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Hoffmann, R. A wiki for the life sciences where authorship matters. Nature Genetics (2008)
 
 
 

Lack of mannose-binding lectin-A enhances survival in a mouse model of acute septic peritonitis.

The mannose-binding lectin (MBL) (also known as the mannose-binding protein) is a serum protein that plays a role as an "ante-antibody" in innate immunity. In man, MBL is encoded by a single gene, whereas in mice there are two homologous proteins, MBL-A and MBL-C. In order to evaluate the relative roles of these two forms of MBL, we created MBL-A null mice that were MBL-C sufficient. We found MBL-A null mice had enhanced survival in a septic peritonitis model compared to wild-type mice and complement 3 null mice at 24 h, 48 h and 10 d (P < 0.05). Reconstitution of these mice with human MBL reversed the phenotype. Surviving mice had significantly decreased TNF-alpha and IL-6 levels in the blood and peritoneal cavity (P < 0.01). In vitro studies indicate that bacteria opsonized with MBL-A-deficient serum induced significantly less cytokine by peritoneal macrophages compared to those with wild-type serum. Our results indicate that MBL-A is a modulator of inflammation in vivo and in vitro in the mouse and that the role of MBL may extend beyond its role as an opsonin.[1]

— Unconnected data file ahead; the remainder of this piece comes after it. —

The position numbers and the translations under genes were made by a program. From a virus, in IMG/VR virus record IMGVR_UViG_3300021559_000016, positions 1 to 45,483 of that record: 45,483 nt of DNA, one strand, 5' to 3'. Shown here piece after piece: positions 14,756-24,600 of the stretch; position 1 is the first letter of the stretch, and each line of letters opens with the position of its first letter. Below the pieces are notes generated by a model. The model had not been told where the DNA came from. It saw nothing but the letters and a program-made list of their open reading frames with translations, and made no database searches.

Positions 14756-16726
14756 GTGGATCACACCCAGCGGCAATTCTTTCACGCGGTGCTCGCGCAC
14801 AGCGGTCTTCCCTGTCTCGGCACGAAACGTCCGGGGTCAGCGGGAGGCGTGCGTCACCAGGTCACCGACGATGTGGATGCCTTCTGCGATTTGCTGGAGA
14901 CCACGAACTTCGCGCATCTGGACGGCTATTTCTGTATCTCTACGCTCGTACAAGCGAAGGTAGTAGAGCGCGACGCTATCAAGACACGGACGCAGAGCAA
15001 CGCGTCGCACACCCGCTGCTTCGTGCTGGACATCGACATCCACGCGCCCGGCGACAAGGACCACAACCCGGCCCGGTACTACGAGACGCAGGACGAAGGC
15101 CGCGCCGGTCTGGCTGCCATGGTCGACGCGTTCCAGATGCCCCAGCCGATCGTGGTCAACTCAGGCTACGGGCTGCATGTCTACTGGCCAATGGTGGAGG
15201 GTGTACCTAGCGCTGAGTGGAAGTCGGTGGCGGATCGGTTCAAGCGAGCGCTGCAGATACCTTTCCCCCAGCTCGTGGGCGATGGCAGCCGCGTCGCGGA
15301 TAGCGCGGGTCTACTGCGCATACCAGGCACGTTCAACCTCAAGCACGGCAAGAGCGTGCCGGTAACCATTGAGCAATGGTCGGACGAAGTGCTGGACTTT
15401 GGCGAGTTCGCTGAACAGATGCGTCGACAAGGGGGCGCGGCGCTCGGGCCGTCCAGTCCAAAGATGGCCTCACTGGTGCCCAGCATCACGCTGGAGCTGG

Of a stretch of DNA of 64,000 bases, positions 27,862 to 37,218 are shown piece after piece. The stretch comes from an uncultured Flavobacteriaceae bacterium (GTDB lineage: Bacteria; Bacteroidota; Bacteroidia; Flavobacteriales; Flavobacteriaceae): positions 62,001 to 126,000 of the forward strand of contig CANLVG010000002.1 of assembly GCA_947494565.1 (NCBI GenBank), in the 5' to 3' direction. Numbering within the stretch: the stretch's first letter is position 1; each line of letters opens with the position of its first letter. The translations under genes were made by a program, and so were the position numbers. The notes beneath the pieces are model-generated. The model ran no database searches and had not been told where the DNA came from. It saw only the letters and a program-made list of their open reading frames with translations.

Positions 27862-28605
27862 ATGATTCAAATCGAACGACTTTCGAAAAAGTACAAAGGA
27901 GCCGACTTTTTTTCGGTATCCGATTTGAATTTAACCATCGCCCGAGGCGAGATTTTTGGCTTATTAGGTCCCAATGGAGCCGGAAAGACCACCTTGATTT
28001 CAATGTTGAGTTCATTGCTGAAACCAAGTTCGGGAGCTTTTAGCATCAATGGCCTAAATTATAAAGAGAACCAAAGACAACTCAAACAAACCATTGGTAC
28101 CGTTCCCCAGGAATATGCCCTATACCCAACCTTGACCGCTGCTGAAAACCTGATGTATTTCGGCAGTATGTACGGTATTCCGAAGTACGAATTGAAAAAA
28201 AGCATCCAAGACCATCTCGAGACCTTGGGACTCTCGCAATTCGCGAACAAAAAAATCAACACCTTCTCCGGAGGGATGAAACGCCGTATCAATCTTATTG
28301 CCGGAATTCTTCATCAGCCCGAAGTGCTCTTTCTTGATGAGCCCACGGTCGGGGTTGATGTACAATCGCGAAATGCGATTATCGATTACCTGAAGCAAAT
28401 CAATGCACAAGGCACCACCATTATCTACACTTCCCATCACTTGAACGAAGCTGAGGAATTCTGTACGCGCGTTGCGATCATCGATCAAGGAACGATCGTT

References

  1. Lack of mannose-binding lectin-A enhances survival in a mouse model of acute septic peritonitis. Takahashi, K., Gordon, J., Liu, H., Sastry, K.N., Epstein, J.E., Motwani, M., Laursen, I., Thiel, S., Jensenius, J.C., Carroll, M., Ezekowitz, R.A. Microbes Infect. (2002) [Pubmed]
 
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